The Hate Speech Bill needs to clearly outline what we are trying to achieve by passing it and must be worded precisely and with care, so that it may be a useful and enduring piece of legislation that will take our Constitution to new heights.
The much-quoted preamble to our Constitution was described by the author, Henry Rollins, as an example of mankind on its tiptoes, reaching for greater heights.
The proposal that art could become criminalised for causing shock, offence or disturbance is a flare being sent up into the sky and South Africans should pay careful attention. Our nation’s founding ideal is freedom.
Freedom is not shelter. It never has been. A herd of cattle is kept safe, but is not free. The shepherd is protector and captor. Freedom is a hard-won and constant negotiation against oppression.
While God may be the Father to some, he is also the gatekeeper to everlasting torment and torture if He so chooses. Context is almost everything.
If art has any value beyond the aesthetic – it is exactly to shock, offend and disturb. How better to grab the onlooker and shake him out of apathy and into the wakefulness of self-reflection than the mutually agreed neutral space of art?
Apathy is not balance, but rather a state of least activity that society convinces itself is equilibrium. Governments who underperform want us to be indifferent. Management of an apathetic mass requires fewer rigours.
This is why activists are often pursued and immobilised. Action requires reaction, which is effort.
In democracy, equilibrium is a constant effort. Equilibrium is not torpor. The many seeking balance is a fluid process of effort and restraint – of give and take – of protest and surrender, a dynamic negotiation between forces, minor victories and losses, rationalised by a bigger picture. The greater good requires an equalisation of personal agendas to an imperfect compromise.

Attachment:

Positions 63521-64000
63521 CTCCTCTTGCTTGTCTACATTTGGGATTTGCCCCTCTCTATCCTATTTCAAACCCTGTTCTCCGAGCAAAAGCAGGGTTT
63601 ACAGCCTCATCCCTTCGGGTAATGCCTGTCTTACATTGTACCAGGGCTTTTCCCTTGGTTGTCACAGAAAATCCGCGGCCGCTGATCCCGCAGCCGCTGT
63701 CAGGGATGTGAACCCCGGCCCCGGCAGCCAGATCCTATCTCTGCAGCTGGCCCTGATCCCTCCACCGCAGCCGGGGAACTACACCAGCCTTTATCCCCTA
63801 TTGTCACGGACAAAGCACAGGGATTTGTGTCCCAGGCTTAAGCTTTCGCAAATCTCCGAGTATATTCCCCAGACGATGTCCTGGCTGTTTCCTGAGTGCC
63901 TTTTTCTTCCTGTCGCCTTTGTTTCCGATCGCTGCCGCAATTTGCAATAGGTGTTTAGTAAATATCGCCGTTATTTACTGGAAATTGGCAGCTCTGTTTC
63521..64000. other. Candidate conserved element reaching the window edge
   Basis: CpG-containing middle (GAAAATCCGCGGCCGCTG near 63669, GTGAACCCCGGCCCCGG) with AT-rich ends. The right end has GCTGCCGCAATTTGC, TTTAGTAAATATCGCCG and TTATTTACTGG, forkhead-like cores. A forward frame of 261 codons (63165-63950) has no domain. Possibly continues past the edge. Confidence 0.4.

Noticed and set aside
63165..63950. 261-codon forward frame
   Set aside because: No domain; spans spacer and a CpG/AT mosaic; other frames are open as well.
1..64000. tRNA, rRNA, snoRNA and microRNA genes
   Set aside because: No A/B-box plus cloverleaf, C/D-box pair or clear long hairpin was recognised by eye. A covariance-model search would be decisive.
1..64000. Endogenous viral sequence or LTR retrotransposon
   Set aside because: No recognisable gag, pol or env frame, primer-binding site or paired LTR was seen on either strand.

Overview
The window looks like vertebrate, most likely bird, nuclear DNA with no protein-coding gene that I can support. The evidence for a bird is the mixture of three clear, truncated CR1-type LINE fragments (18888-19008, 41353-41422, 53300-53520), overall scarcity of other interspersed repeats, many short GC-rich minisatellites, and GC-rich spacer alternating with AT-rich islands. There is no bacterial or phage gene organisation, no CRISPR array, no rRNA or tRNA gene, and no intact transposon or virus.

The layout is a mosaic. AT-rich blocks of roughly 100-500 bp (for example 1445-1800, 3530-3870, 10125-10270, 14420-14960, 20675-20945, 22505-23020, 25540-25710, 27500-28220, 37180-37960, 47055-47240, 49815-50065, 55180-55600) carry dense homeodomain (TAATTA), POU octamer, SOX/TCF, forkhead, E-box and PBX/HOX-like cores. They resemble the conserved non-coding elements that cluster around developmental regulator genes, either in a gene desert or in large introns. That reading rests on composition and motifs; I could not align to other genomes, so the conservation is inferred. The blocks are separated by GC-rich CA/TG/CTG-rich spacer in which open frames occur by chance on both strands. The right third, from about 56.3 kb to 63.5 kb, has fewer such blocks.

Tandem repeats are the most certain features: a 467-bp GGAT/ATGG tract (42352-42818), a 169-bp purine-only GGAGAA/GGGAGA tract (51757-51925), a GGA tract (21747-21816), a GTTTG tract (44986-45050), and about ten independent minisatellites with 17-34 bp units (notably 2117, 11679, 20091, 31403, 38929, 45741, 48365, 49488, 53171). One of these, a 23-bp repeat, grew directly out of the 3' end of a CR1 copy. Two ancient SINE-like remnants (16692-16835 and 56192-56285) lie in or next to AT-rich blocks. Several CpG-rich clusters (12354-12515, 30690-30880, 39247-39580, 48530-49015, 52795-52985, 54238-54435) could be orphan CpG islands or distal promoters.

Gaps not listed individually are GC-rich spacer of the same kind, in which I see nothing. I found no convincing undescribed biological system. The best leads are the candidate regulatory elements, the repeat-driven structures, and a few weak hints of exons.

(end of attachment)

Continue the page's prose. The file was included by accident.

By presuming our individual constitutions are too weak to bear robust debate, the state is coercing us to forfeit our responsibility, which is to apply our minds and engage with democracy. What is the point of taxing sugar if the state encourages our mental obesity?
Just as a rich parent runs the risk of allowing privilege to rob their children of character-forming struggles, the state runs the risk of stunting the ability of the people to make sound judgements by criminalising art. Worse than this – clowns are merely gatekeepers – who will be next? Who will write the news, and who will be left to read it?
That is not to say we should not protect each other from harm. Our freedom is a promise that harm shall not come to you just from being who you are: sexually, religiously, racially, culturally, and philosophically – but harm must be clearly defined. And harm cannot be justly extrapolated as a direct result of being shocked, disturbed or offended.
Whatever you may be, and you may be whatever you are… if a show on a stage can destroy your faith in what it is you are, what were you to start with?